Button retained as Ron fights for control
McLaren finally opt to keep Jenson Button on a two-year contract, leaving Kevin Magnussen without a race seat
McLaren settled on their driver line-up in mid-December, choosing Jenson Button to partner Fernando Alonso. The decision comes as team chief Ron Dennis pushes to take control of the newly named McLaren Technology Group.
Alonso’s arrival from Ferrari was known long before the official announcement, but McLaren decided to keep 2009 world champion Button ahead of his 2014 teammate Kevin Magnussen at the last minute. Magnussen has been retained as “third, reserve and test driver”.
Team boss Ron Dennis said a that the delay in choosing Button was due to some “causes of concern” about the 2009 world champion. He did not go into detail about what these were but they seem to surround Dennis’s uncertainty about whether Button had the appetite for another season in F1.
“I gave Jenson some ideas on solutions,” said Dennis, “and he said: ‘No problem.’ Then it was very easy. We settled all the things between us that concerned me and what we all have to do is deliver against the commitments and promises we have made to each other.”
Button will drive for McLaren in 2015 with the option of a second year in 2016.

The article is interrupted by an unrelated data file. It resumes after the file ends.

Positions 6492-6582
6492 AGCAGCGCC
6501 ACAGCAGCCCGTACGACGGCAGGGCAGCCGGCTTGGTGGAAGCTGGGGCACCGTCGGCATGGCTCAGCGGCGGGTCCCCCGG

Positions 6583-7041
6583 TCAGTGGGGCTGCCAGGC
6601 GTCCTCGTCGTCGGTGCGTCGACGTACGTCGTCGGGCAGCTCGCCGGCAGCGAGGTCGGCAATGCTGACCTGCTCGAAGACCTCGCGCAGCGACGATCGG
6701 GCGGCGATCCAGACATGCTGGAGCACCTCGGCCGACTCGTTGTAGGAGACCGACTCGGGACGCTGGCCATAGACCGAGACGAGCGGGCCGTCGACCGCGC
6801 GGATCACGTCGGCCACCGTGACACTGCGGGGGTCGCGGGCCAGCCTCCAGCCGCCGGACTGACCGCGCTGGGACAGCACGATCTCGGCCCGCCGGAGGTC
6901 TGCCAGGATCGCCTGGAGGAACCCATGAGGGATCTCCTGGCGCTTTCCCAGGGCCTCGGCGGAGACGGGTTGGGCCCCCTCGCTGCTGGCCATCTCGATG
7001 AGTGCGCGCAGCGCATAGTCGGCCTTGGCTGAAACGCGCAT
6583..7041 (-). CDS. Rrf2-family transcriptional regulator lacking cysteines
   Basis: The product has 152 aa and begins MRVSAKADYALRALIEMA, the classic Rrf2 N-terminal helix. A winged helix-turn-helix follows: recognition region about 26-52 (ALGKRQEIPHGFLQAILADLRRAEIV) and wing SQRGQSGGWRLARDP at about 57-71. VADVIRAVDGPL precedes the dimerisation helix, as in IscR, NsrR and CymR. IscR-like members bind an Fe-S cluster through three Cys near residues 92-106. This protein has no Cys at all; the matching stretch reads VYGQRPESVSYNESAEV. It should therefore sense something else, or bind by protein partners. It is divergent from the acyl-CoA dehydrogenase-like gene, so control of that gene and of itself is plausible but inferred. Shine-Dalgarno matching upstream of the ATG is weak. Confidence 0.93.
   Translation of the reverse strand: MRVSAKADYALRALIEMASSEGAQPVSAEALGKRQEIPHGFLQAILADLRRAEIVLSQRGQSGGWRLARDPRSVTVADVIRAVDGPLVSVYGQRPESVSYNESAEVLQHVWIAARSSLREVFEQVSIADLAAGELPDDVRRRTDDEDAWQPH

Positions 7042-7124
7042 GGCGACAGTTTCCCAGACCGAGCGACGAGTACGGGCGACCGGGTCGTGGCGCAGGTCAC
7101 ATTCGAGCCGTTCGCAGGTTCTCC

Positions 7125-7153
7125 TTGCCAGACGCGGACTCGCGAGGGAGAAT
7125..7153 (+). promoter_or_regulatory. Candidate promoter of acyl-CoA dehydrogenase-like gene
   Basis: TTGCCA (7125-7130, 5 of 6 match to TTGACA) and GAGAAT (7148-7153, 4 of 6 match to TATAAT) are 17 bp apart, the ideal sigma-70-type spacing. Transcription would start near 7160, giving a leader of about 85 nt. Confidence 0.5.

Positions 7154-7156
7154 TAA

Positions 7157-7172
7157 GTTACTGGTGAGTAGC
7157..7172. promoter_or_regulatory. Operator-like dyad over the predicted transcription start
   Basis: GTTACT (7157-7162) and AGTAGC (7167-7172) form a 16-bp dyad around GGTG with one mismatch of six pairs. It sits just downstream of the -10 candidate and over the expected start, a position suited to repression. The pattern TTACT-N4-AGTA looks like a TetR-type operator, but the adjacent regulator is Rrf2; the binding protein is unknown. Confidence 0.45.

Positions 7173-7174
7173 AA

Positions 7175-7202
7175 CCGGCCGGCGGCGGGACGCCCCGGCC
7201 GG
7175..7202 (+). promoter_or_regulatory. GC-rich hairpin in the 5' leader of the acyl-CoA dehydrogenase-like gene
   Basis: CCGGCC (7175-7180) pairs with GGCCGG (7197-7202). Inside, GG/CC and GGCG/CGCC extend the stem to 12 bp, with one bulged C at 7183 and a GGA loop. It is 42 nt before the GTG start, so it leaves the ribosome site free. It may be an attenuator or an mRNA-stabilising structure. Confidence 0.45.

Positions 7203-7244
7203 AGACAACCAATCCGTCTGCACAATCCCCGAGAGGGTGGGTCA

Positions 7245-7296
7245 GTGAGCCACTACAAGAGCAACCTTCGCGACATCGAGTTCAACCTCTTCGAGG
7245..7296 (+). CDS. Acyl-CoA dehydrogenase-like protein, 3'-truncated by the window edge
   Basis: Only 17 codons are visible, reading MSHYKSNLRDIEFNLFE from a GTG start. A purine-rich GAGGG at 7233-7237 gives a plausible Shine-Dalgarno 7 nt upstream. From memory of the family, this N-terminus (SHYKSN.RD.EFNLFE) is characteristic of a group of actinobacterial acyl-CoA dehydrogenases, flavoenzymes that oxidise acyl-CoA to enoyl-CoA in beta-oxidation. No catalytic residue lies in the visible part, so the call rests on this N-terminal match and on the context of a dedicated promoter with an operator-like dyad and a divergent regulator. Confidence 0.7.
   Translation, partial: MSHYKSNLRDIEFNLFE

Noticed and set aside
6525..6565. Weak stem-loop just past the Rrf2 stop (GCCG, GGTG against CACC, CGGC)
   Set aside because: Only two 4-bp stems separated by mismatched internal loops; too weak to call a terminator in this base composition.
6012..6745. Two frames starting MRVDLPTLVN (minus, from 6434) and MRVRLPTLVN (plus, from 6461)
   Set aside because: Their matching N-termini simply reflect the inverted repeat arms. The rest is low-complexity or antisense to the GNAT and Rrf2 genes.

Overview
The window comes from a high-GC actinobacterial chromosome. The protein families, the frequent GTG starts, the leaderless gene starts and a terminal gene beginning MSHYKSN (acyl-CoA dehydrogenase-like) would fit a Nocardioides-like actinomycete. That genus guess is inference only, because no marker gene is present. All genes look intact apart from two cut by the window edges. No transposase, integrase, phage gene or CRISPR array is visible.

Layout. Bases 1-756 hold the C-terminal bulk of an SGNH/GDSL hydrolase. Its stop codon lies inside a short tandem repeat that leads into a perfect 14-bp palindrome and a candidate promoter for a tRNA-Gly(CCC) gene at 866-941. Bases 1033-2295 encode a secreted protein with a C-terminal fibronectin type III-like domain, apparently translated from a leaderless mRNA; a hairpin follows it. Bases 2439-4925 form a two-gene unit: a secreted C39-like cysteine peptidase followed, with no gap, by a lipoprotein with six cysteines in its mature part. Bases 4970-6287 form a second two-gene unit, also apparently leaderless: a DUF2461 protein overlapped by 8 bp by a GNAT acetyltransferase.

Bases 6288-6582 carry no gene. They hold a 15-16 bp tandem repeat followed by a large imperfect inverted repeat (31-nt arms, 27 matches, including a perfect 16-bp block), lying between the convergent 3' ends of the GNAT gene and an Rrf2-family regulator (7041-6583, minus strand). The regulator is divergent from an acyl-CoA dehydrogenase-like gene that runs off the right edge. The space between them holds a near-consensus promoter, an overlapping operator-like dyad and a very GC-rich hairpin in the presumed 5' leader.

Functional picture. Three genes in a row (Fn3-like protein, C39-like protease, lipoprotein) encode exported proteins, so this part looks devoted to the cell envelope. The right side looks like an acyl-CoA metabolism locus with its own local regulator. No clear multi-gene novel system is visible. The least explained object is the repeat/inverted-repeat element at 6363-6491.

Dennis is believed to have been leaning towards retaining Magnussen, and had been trying to raise money in Denmark to make the choice easier, while his former friend and fellow shareholder Mansour Ojjeh preferred Button.
According to insiders, Dennis is trying to regain control of the McLaren Group, and felt the driver choice was a battle he did not need to ght. Dennis, who owns 25 per cent of the company’s shares, has struck an agreement with fellow shareholders Ojjeh and Mumtalakat, the investment arm of the Kingdom of Bahrain, to let him buy enough shares to take his holding over 50 per cent.
The deal struck is not an agreement to sell – it is an agreement that Ojjeh and Mumtalakat can sell at a given price, if they wish to do so, should Dennis raise required funds within a specified time.
The time limit is the rst major obstacle for Dennis, who has been trying to raise money to fund a buy-out for at least two years. Another obstacle is that it is not clear whether Ojjeh, and perhaps even Mumtalakat, actually want to sell. A McLaren spokesman said: “No transaction has taken place, but the shareholders have had discussions on how to best facilitate and enhance the future growth of the McLaren Group. When and if a transaction takes place, it is not envisioned that the current shareholders will exit McLaren completely, and announcements would be made at the